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“Wild rivers are earth’s renegades, defying gravity, dancing to their own tunes, resisting the authority of humans, always chipping away, and eventually always winning.” Richard Bangs

Watson Falls. Oregon.

A break in the weather prompted me to head to southern Washington and Oregon to explore their numerous waterfalls and outstanding rivers and streams. It was a trip I had hoped to take several times over the last year, but snow or expected weeks-long deluges convinced me to stay home each time. While rain is great for photographing rivers, a long-term forecast for heavy rain and cold (typical weather for the Northwest) can certainly dampen your enthusiasm if you plan to camp out.

Lucia Falls, East Fork Lewis River. Washington State.

Motivation resurfaced as I was thinking back to a river trip I had taken long ago on Oregon’s southwestern Wild and Scenic North Umpqua River. I remembered green forests on each bank, deep turquoise and green in the water, great whitewater, and a wonderful and scenic descent out of the Cascade Range. A week ago, I found a brief window where the sun was expected to come out, and the temperature was going into the 60’s, and it was time to go in search of water, flow, and gradient.

Toketee Falls, North Fork Umpqua River. Oregon

These three words mean a lot to me, as I have a history with paddling and rivers that goes back decades. When I think of who I am, what I do, and what motivates me, water, flow, and gradient play a significant role. Full disclosure, it has been several years since I have been in my whitewater boat, and I have rarely gotten into my sea kayak lately, but still the experiences I have had on the water, the lessons learned, and the values of friends and fellow paddlers define me and how I think and act today. Paddling and water still influence the decisions I make, and direct how I want to live my life. When my wife recently offered to make me a bracelet on what is most important to me -- I asked for two. One has Stephanie’s and our daughter Danna’s names on it – the other has “water” and “flow”.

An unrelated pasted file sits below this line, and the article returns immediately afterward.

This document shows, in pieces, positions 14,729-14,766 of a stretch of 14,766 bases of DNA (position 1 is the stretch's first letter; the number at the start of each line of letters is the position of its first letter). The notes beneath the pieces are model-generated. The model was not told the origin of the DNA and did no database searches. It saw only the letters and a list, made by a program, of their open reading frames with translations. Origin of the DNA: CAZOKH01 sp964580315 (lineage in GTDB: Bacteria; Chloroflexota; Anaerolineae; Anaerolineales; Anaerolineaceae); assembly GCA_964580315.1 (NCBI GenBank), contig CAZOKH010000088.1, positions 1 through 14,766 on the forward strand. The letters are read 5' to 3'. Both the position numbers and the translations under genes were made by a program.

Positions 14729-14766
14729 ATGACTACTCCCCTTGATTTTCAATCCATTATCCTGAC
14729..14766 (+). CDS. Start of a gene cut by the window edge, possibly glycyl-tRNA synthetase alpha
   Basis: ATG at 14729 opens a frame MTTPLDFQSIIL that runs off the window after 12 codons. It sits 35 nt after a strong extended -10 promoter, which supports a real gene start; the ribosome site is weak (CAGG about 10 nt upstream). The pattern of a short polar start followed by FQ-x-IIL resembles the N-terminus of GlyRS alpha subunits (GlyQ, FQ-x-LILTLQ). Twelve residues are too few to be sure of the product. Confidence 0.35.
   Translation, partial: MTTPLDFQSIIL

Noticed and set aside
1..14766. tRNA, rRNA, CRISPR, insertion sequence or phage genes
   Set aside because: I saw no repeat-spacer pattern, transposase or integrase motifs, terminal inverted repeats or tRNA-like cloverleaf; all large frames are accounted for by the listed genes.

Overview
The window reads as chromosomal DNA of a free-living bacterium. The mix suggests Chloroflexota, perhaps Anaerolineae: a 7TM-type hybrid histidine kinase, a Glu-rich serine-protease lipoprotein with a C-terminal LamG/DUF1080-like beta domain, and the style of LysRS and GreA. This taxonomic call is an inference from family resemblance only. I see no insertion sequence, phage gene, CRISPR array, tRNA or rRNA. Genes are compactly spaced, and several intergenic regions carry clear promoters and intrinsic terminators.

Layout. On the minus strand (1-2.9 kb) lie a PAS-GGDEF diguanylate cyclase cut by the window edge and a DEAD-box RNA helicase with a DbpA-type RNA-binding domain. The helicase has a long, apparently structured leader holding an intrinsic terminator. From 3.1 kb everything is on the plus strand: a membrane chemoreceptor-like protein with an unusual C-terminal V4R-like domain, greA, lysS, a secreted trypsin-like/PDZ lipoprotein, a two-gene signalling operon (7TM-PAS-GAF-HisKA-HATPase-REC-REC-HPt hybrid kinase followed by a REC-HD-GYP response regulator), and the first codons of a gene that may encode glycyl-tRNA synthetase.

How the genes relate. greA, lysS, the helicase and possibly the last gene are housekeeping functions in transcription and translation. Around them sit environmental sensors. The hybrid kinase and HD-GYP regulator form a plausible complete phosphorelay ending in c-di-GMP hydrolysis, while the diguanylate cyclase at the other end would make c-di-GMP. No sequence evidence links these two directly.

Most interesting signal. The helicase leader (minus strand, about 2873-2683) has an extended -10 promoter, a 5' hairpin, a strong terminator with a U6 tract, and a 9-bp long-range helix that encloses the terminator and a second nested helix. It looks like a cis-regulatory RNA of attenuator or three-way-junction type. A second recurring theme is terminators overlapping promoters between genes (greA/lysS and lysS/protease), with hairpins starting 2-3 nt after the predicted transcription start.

'Taking the Plunge!' Water Ouzel/American Dipper on North Fork Umpqua. Oregon.

Water, flow, and gradient are all intertwined when I think of rivers and streams. There are absolutely stunning images of placid lakes and calm streams, but when I think of water it is almost always headed downhill. Gradient adds a lot to water: movement in eddies, rapids, and falls; the sound of falling water, water tumbling on and over rocks, mist, spray, sometimes a rainbow; the feel of cold, pure water as it rushes through your fingers, pulls on your paddle and boat, or quenches your thirst. Always, there is a palpable sense of movement, a transfer of energy, and an unmistakable rush of adrenaline when you stand beside a fast-flowing river.

East Fork Lewis River. Washington State.

The next time you find yourself near moving water, just close your eyes and focus if you want to understand what I am talking about. And look closely, beyond the rocks and currents, to the banks and the interface between the water and the land (riparian zone). What fish and other species live and depend on this special place? What communities does it flow through? Where did it start (headwaters)? What tributaries flow into it? Where does it go? Finally, take a deep look below and through the water to fully comprehend how what lies before you is a unique, amazing, and complete living system.